Fred Pearce has a nice article (in Grist of all places) about how the Population Bomb essentially defused itself.
For a start, the population bomb that I remember being scared by 40 years ago as a schoolkid is being defused fast. Back then, most women round the world had five or six children. Today's women have just half as many as their mothers -- an average of 2.6. Not just in the rich world, but almost everywhere.
This is getting close to the long-term replacement level, which, allowing for girls who don't make it to adulthood, is around 2.3. Women are cutting their family sizes not because governments tell them to, but for their own good and the good of their families -- and if it helps the planet too, then so much the better....
And China. There, the communist government decides how many children couples can have. The one-child policy is brutal and repulsive. But the odd thing is that it may not make much difference any more. Chinese women round the world have gone the same way without compulsion. When Britain finally handed Hong Kong back to China in 1997, it had the lowest fertility in the world -- below one child per woman. Britain wasn't running a covert one-child policy. That was as many children as the women in Hong Kong wanted.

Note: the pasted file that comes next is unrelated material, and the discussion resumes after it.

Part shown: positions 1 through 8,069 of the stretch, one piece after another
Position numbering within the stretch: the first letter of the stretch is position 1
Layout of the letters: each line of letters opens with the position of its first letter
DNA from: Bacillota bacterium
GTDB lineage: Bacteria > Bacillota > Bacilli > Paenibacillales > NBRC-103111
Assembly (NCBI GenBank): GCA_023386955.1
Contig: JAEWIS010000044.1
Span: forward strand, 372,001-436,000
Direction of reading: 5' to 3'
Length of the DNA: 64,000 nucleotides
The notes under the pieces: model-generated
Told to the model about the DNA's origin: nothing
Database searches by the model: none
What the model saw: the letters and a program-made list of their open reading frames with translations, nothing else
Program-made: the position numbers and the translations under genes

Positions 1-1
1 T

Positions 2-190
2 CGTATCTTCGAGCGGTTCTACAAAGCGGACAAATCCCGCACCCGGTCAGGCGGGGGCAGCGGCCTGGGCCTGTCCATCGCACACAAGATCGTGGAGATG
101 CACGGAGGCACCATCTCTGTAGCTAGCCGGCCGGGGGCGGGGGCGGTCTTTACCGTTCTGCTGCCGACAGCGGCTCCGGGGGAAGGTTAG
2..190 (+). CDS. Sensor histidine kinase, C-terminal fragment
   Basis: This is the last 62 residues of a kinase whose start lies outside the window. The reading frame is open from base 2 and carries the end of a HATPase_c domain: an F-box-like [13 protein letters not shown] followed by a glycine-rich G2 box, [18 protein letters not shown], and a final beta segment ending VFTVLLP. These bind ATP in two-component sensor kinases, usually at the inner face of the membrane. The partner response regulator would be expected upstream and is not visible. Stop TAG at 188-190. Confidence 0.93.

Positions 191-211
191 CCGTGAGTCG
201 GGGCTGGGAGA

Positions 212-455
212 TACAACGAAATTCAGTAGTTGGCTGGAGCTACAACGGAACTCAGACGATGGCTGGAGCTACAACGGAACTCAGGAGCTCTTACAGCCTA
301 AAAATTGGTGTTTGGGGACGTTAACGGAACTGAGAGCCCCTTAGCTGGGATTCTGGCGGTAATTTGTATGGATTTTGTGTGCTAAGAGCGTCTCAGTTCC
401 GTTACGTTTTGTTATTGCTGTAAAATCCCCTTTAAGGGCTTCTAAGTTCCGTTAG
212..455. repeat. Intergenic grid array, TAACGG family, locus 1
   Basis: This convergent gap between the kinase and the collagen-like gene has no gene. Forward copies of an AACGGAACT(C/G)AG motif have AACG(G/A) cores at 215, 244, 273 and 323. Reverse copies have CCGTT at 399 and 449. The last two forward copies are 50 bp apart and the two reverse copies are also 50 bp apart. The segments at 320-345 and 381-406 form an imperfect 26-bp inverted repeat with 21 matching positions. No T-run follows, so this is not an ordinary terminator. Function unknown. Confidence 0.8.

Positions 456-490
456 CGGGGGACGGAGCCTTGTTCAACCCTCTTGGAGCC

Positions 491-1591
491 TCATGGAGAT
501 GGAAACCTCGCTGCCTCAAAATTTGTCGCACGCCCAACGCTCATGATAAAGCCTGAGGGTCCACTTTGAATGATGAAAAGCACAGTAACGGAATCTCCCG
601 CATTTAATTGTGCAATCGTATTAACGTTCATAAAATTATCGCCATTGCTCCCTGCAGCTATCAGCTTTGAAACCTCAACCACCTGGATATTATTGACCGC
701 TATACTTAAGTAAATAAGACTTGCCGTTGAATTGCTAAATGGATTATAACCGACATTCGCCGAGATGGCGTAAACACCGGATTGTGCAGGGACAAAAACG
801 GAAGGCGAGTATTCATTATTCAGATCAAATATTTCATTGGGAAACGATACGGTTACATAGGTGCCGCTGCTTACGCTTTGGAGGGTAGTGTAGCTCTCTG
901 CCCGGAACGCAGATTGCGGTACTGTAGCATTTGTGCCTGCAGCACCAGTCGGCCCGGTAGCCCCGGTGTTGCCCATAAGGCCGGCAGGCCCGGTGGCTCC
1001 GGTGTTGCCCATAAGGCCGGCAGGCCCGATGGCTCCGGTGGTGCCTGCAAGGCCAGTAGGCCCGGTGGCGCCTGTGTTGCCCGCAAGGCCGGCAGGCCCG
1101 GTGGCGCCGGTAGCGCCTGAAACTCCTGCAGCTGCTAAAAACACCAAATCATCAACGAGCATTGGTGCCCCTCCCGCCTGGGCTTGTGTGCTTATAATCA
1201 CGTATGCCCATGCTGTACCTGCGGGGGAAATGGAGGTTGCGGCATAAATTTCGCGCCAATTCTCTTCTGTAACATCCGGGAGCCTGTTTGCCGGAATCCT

This is almost certainly one of those multiple-cause things, and we have always had the hypothesis that wealth and education reduced population growth.
But the author makes an interesting point, that urbanization, even in poorer countries, may a big driver as well. After all, in the city, food and living space for children are expensive, and there are fewer ways children can support the family (I hadn't thought of this before, but I wonder if industrial child-labor restrictions, which mainly affected cities, had an impact on birth rates by making urban children less lucrative?) In fact, urban jobs require educations which are expensive (even if they are free, non-productive family members must be fed and housed for years).